Another protein-rich crop we grew, albeit with more limited success, was quinoa. It’s prefers a higher-elevation cool environment, but I like experimenting in the garden so I planted it in a few spots around the yard. The soil quality and micro-climates varied, and some plants grew better than others. The quinoa grains are seeds that form in a large colorful flower on a thin center stalk. We harvested them when they were mostly dried. It was a shame to destroy the pretty quinoa bouquet, but we needed the grain, and after quite a bit of threshing and winnowing, we ended up with a little more than a cup of dry quinoa. That’s enough for a meal later in the week.

But not all our protein is coming from plants this week. Our four lively chickens continue to provide us with 2-3 eggs a day, and we sparingly use the milk and chévre we received in a trade with a friend who keeps pet goats.

So as we finish Day 4 of our Eat-from-the-Yard challenge, we have already enjoyed a bunch of healthy, tasty food and we’re neither protein-deprived nor hungry. Here is a list of what Gina and I have enjoyed thus far:


  • Breakfast: Scrambled eggs topped w/ avocado & tomato; hash brown potatoes; canned apricots
  • Lunch: Smoothie (banana, blueberries, strawberries, grape juice, kale, honey)
  • Snack: Edamame, tomatoes, roasted squash seeds
  • Dinner: Fresh fish, baked butternut squash w/ goat cheese, sautéed kale w/ onions and garlic


  • Breakfast: Smoothie (banana, OJ, nectarines, blueberries, goat milk)
  • Gina Lunch: Leftover fish, goat-milk mozzarella, figs, apple, pickled green beans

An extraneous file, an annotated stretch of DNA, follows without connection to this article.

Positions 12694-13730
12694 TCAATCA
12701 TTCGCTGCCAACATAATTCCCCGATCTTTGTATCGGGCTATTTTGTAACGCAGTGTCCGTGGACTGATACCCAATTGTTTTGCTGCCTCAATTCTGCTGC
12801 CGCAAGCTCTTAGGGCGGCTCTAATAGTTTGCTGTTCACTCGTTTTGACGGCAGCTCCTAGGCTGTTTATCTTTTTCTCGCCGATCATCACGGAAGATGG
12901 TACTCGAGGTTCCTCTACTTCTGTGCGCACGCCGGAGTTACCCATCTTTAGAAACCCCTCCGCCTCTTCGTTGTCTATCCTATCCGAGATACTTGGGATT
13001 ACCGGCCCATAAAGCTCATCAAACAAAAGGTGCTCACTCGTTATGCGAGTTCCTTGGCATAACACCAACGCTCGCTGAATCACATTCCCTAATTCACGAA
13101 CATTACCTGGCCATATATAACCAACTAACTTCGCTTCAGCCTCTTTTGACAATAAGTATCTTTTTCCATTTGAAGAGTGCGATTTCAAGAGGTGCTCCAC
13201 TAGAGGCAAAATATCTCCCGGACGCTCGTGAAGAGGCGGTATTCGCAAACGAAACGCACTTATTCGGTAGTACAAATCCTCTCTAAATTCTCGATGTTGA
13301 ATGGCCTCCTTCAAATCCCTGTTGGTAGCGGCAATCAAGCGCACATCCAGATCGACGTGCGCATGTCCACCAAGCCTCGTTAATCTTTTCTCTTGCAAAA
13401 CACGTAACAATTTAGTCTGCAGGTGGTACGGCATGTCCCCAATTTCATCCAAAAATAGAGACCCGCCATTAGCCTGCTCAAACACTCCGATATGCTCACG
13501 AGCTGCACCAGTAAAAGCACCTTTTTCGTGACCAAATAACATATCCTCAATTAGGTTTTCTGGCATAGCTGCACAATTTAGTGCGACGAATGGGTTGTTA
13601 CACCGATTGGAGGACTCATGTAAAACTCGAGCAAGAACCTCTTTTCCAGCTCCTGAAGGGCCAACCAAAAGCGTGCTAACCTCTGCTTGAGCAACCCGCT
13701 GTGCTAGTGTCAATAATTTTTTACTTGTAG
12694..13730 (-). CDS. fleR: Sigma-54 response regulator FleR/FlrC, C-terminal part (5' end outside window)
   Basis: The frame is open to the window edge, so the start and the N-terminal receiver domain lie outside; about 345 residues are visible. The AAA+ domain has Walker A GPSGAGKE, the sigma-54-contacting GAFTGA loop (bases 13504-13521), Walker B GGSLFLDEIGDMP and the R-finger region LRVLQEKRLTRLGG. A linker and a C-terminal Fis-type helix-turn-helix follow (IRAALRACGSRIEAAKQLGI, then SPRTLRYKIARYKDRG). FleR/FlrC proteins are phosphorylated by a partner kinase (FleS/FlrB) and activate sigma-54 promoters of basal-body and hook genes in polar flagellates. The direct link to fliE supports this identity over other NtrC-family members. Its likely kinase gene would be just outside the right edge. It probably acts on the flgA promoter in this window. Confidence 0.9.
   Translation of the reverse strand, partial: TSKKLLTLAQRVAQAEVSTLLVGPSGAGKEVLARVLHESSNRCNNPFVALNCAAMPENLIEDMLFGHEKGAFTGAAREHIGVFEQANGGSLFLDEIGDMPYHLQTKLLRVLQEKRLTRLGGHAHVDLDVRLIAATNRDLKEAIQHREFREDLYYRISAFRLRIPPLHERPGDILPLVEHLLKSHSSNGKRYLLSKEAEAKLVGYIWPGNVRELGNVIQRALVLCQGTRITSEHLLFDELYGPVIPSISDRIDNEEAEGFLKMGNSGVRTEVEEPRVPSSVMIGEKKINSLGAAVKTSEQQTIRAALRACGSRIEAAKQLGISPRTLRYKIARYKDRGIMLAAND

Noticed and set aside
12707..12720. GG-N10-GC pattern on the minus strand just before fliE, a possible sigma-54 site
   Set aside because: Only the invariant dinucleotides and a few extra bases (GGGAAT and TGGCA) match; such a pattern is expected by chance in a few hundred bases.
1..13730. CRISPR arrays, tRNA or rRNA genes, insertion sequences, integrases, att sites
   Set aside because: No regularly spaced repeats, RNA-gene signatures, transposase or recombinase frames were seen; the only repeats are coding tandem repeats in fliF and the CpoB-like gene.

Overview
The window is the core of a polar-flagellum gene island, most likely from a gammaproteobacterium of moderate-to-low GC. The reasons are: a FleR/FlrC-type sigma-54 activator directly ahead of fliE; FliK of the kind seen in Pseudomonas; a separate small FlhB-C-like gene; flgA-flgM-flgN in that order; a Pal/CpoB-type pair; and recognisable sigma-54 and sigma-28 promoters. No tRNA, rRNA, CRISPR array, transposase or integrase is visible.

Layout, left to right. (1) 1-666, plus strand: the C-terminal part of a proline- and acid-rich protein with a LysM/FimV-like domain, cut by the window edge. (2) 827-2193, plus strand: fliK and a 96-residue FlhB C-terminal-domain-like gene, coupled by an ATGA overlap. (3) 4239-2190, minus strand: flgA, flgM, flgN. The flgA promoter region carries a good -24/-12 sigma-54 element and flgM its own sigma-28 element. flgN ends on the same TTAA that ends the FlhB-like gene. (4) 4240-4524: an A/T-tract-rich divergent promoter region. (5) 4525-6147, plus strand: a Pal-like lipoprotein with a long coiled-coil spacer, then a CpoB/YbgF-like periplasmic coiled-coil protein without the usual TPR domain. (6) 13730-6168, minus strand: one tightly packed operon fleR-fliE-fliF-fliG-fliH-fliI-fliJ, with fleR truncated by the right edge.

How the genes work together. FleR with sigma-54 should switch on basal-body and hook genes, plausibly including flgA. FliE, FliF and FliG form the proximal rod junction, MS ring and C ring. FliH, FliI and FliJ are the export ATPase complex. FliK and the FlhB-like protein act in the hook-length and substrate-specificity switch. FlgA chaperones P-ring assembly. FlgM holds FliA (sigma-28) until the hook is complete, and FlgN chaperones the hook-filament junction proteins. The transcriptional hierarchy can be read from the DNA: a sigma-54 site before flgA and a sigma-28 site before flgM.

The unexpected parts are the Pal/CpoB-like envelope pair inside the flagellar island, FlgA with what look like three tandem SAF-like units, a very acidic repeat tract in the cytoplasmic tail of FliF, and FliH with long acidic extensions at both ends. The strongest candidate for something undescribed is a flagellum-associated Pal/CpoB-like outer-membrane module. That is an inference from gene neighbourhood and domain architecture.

• Mark Lunch: Fried new potatoes, over-easy eggs, “tangerine Julius” (tangerine juice & milk blended
  • Dinner: Frittata (potatoes, eggs, sun-dried tomatoes, kale, zucchini, onion), salad w/ avocado, tomato, and pickled green beans


  • Breakfast: Smoothie (banana, blueberries, strawberries, kale, grape juice)
  • Gina Lunch: Leftover fish, sautéed squash, apple
  • Mark Lunch: Leftover frittata
  • Snack: Edamame, figs
  • Dinner: Spaghetti squash w/ marinara sauce, fish, roasted potatoes, brussel sprouts, salad, goat-milk ice cream


  • Breakfast: Smoothie (banana, blueberries, strawberries, grape juice, goat milk)
  • Gina Lunch: Leftover frittata, apple, figs
  • Mark Lunch: Leftover frittata, roasted butternut squash
  • Dinner: Minestrone soup (beans, tomatoes, kale, cabbage, zucchini, carrots, new potatoes, onions, oregano, hot pepper flakes)

Kale, Sun-Dried Tomato & Goat Cheese Frittata

6-7 small potatoes

3 Tbl. Olive oil, divided

2 c. kale, chopped

1/4 c. oil-packed dried tomatoes

1 small zucchini, sliced

1 small onion, chopped

4 eggs

3/4 c. goat milk

1/2 – 3/4 c. goat cheese

Salt/pepper to taste

1. Boil whole potatoes in salted water until tender. Drain water and smash potatoes to flatten.

2. Place flattened potatoes on bottom of greased pie pan. Put a little oil on top of potatoes.

3. Bake in 400 degree oven about 10 minutes.

4. Sauté kale, onion, and zucchini in olive oil until tender.

5. In another bowl, mix eggs, milk, sun-dried tomatoes together. Add salt and pepper.

6. Put sautéed kale mixture on top of potatoes. Add crumbled goat cheese. Pour egg mixture over all.

7. Bake in 350 degree oven about 30 minutes until done.

Eat Very Local Challenge: Day Three, Decadence and Zucchini Noodles